With the Royals offseason shopping now seemingly close to complete (I think they’ll still pick up a bullpen arm), the question now becomes whether or not this Royals team is a playoff team. My short answer is that they certainly could be. I’ll give you a few minutes to recover from the heat on that take.
If that sounds like a copout, it kind of is. I look at this roster and see a lineup that could and probably should set the team home run record. I see four guys who could have a walk rate of nine percent or higher. For what it’s worth, the last time the Royals had four guys with a walk rate that high in 400 or more plate appearances was in 2002. You’d likely name Mike Sweeney and Carlos Beltran pretty quickly as two of the four. And you might even get Michael Tucker eventually, but without looking, I think maybe three of you would get the fourth. Anyway, the lineup looks like it could be both good and balanced.
On the pitching staff, the Royals have five starters who have posted a sub-4.00 ERA as a starter within the last three seasons. They also have some depth (though you could argue whether or not that depth is good). In the bullpen, they replace one of the best closers in baseball with a guy who should be one of the best closers in baseball. They also have Matt Strahm, who was great last year, Brian Flynn, who was surprisingly unhittable and Joakim Soria, who was actually pretty good in the three years before coming back to KC. So yeah, it could happen.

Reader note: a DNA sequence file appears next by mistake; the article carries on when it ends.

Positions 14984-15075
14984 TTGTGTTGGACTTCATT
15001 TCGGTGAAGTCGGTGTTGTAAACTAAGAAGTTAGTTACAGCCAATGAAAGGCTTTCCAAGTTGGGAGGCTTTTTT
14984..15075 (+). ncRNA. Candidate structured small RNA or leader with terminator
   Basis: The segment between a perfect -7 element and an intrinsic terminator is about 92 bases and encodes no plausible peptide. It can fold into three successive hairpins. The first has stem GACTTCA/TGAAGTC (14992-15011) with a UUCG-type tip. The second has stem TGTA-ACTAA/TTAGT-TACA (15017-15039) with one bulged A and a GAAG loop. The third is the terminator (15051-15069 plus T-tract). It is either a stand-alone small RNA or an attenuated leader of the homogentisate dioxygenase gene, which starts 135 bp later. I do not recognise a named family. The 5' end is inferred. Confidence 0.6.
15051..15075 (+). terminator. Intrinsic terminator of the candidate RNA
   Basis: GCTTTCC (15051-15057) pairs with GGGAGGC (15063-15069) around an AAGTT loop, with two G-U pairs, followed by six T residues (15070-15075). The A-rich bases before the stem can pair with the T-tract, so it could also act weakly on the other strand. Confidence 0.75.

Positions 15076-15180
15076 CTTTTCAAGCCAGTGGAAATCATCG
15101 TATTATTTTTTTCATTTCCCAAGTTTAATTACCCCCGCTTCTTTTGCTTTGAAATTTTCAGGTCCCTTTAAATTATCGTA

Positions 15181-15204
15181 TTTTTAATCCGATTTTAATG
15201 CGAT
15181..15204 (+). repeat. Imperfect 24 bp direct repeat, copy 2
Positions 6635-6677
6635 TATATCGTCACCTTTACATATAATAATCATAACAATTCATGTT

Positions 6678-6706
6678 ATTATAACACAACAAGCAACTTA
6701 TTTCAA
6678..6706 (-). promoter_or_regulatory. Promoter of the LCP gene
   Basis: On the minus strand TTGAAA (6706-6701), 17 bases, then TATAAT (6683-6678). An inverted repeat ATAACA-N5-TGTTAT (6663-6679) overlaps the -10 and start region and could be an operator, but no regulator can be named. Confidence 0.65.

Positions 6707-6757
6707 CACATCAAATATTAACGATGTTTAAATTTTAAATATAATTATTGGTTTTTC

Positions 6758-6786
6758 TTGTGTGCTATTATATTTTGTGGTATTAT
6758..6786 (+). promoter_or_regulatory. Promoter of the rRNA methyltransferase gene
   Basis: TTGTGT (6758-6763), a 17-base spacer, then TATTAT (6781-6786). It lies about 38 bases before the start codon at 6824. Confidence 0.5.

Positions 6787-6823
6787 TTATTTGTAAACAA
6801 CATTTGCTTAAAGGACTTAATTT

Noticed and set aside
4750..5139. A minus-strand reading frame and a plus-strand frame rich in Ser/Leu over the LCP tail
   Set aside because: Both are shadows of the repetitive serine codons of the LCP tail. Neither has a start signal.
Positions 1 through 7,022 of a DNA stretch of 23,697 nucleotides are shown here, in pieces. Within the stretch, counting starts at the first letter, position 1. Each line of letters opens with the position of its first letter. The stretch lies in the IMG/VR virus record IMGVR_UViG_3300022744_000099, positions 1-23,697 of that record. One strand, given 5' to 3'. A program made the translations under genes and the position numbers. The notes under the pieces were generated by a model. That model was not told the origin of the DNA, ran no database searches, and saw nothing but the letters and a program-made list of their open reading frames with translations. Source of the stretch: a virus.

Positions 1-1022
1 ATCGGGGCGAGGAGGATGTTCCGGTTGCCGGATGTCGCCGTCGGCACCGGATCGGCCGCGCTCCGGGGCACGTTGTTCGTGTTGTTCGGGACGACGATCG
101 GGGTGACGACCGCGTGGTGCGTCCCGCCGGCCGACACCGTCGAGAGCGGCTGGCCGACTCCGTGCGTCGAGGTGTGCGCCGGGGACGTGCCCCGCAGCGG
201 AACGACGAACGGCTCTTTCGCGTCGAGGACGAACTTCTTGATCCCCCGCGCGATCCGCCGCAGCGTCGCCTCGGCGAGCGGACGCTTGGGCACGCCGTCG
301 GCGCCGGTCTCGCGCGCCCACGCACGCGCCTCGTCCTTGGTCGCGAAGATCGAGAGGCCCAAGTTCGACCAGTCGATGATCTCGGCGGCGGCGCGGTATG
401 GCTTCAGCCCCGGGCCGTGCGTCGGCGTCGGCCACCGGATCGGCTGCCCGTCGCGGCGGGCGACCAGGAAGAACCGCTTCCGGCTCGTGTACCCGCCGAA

And so that leads me to explaining my copout. The lineup could be really good. The rotation probably tops out at solid and more than serviceable, but there’s a chance it can be really good too. The bullpen also could be really good. To me, the Royals playoff chances hinge on three key players – Nate Karns, Jorge Soler and Joakim Soria.
When the Royals traded Jarrod Dyson for Karns in early January, the deal was basically trading one year of control for a backup outfielder for four years of control for a guy who can slot into the starting rotation immediately. Because of that, you can make a strong argument that the Royals could win their portion of the trade even if Karns struggles in 2017 but contributes greatly in the latter three years of his team control. He’s the key to the rotation for me, though.
If Duffy is a legitimate two-starter/borderline one and Kennedy and Hammel play the role of the three, how do the Royals ride that rotation to the playoffs? To me, it’s all about Karns. Some might argue Vargas plays a big role in this, and he does, but I just don’t see the upside. With Karns, I see a pitcher who struck out 141 batters in 144 innings as a starter in 2015 with a 3.69 ERA. He was difficult to hit and was a legitimate middle of the rotation starter. If he can give the Royals 30 starts and 170 innings with his better performance over the last two years, the Royals rotation could really cook.
PECOTA’s projections peg Karns for a 3.90 ERA in 144 innings and worth 1.6 WARP. That’s pretty good, but not enough. His 80th percentile has him at 158 innings and a 3.24 ERA and worth 2.8 WARP. If he can add a few innings to that, the Royals will really be in business. Even if he could find a way to get to 170 innings with his 70th percentile projection of a 3.49 ERA and 1.25 WHIP, they’d be in good shape.